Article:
A ketogenic diet — which is low in carbohydrates and rich in fats — may reduce inflammation in the brain among people with multiple sclerosis, a new study indicates. Specifically, the diet may help reduce levels of serum neurofilament light chain (sNfL), a marker of neuron damage and inflammation.
“Overall, our study suggests that an AKD [adapted ketogenic diet] offers an avenue to impact sNfL levels, which seems to be a promising biomarker in neuroinflammatory diseases, supporting the use of dietary interventions as a supplement treatment tool for MS,” the study authors wrote. “These findings are of urgent medical interest because such dietetic strategies exhibit few unwanted side effects.”
Over the years, researchers have investigated various types of diets and their impact on MS.
Some previous research has suggested that people living with MS may benefit from adopting a ketogenic diet. A study from 2019 found that people with relapsing MS tolerated the diet well, experienced improvements in fatigue and depression, and lost weight. A 2020 study concluded that a ketogenic diet and a fasting diet “may modulate immunity, reduce disease severity and promote remyelination in the mouse model of MS,” but it noted more research was needed.
Another study from 2019 found that with ketogenic diets, “no difference in mental and physical health [quality of life] was noted in patients with multiple sclerosis.”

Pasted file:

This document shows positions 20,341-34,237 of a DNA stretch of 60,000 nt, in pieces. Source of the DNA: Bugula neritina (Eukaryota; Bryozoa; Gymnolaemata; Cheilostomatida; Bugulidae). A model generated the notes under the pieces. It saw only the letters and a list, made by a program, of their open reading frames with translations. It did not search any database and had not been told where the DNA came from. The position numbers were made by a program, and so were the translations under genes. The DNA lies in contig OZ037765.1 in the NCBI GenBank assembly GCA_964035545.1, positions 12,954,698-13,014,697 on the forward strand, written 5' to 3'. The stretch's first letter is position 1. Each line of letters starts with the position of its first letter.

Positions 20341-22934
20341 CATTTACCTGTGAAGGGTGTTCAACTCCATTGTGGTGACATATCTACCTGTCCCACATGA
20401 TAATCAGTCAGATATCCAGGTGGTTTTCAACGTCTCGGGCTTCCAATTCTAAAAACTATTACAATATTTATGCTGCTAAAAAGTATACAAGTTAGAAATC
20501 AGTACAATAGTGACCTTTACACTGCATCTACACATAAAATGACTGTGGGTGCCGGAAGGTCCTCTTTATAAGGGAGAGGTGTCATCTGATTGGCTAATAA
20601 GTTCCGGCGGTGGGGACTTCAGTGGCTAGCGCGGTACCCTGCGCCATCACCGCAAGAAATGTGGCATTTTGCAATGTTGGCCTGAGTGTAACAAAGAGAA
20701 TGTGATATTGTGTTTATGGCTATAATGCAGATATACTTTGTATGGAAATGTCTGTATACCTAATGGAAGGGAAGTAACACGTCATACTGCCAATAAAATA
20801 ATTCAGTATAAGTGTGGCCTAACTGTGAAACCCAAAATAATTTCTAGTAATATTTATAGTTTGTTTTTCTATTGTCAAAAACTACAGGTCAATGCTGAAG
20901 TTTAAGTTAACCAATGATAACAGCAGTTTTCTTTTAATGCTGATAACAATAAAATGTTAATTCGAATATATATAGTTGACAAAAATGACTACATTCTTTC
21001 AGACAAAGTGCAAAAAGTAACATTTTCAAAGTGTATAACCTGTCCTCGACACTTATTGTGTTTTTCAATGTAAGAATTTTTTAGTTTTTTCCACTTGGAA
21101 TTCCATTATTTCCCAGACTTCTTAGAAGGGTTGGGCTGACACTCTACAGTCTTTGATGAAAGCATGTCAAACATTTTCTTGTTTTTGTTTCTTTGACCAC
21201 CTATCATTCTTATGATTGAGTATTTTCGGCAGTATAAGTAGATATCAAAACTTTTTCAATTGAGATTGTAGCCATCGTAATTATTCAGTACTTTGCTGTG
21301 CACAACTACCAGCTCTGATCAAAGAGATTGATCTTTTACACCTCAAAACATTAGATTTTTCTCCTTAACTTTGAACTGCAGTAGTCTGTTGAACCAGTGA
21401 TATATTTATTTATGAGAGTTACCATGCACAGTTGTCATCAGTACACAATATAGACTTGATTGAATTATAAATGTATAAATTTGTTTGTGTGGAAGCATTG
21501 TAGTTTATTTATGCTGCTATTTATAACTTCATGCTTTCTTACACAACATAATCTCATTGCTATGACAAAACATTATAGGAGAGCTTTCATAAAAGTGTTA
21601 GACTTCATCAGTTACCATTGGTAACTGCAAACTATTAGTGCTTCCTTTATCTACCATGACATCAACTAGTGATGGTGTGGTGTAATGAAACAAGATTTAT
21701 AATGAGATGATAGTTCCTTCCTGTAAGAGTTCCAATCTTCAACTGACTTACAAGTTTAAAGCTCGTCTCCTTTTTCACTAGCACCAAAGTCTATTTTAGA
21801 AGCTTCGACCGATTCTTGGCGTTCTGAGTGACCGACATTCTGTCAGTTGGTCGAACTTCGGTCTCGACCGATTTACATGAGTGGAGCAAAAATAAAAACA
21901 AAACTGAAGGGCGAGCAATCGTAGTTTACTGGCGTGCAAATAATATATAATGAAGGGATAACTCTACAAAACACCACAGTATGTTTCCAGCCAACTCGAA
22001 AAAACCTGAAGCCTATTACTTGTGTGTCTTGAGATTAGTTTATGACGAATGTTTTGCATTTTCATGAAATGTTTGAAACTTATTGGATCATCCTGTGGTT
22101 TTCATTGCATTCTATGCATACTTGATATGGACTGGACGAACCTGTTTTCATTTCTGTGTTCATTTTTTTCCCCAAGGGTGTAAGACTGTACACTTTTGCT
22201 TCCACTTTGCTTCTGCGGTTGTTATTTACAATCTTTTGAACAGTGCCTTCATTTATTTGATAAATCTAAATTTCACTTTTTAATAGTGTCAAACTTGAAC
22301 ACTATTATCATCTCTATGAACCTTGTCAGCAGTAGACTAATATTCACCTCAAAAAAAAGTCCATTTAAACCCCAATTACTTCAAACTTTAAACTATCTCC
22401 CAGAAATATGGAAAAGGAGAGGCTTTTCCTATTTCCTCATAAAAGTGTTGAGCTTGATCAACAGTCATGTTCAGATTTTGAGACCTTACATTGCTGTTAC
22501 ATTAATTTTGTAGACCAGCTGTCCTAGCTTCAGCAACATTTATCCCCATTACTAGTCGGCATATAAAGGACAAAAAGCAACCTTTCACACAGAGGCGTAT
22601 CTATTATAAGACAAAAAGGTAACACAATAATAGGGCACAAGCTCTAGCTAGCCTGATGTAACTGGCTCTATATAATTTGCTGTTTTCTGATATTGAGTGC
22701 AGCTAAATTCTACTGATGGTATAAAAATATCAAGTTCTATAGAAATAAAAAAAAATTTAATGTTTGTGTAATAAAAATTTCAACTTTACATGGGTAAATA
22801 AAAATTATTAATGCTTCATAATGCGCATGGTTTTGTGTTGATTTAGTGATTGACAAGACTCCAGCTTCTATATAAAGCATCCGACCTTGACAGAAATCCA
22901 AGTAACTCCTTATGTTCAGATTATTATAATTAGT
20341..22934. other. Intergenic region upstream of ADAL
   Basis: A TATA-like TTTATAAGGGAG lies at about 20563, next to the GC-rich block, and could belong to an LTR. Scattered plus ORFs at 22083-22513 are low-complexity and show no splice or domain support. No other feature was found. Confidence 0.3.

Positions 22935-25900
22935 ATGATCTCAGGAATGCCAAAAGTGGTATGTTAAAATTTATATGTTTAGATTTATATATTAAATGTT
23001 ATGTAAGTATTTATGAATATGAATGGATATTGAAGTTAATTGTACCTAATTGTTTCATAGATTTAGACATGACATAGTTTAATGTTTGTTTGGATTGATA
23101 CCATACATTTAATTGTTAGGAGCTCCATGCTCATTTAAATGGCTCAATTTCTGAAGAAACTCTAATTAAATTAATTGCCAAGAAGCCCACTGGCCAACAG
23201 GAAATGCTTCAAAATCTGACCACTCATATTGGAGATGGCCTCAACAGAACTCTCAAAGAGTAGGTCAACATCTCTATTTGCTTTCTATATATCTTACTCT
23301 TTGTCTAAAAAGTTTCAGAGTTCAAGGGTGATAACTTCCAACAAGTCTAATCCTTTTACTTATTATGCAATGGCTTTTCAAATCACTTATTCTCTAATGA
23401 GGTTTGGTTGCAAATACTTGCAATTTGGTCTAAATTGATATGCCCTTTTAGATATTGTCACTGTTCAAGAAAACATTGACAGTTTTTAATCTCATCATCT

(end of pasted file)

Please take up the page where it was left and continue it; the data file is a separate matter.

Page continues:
Some health experts have questioned the long-term safety of a ketogenic diet, cautioning it can lead to nutritional deficiencies. “The verdict is still out on the long-term safety of low-carb diets,” according to the Multiple Sclerosis Society. “They tend to be high in total fat, especially saturated animal fat, which has been linked to heart disease, cancer, and perhaps even MS. The low-carb craze also restricts fruits, vegetables and whole grains. This can result in deficiencies of valuable vitamins, minerals, phytonutrients, antioxidants, and fiber. All of these are important to long-term good health.”
A 2021 study identified two diets high in fruits, vegetables, and unsaturated fat that could help manage symptoms of multiple sclerosis: the Swank diet and Wahls Protocol.
Learn more about healthy eating and MS.
In this latest study, German researchers enrolled a total of 60 people who were assigned to receive one of three diets for six months: the AKD, a calorie-restricted diet, or — for the control group — a standard German diet. Each participant remained on their regularly prescribed disease-modifying therapy for their MS for the duration of the study.
The participants on the adapted ketogenic diet consumed fewer than 50 carbohydrates per day, with 100 or fewer grams of protein and more than 160 grams of fat.
Researchers then evaluated how each diet impacted participants’ sNFL levels, measuring them at the start and end of the trial. Participants who were enrolled in the ketogenic diet group were monitored for successful sustained ketosis through regular urine testing. Ketosis is a metabolic process through which the body burns fat instead of carbohydrates to fuel the body.
In the end, researchers found that participants on the AKD demonstrated a significant decrease in their sNfL levels. They saw no significant changes in the control or the calorie-restricted groups.
People living with MS should speak with their doctor before making drastic changes to their diet, including adopted a ketogenic diet. “People with MS need to plan for the long haul. Maintaining a healthy weight is important, and while carbohydrates may contribute to weight gain, it’s calories that pack on the pounds,” the Multiple Scleorosis Society notes.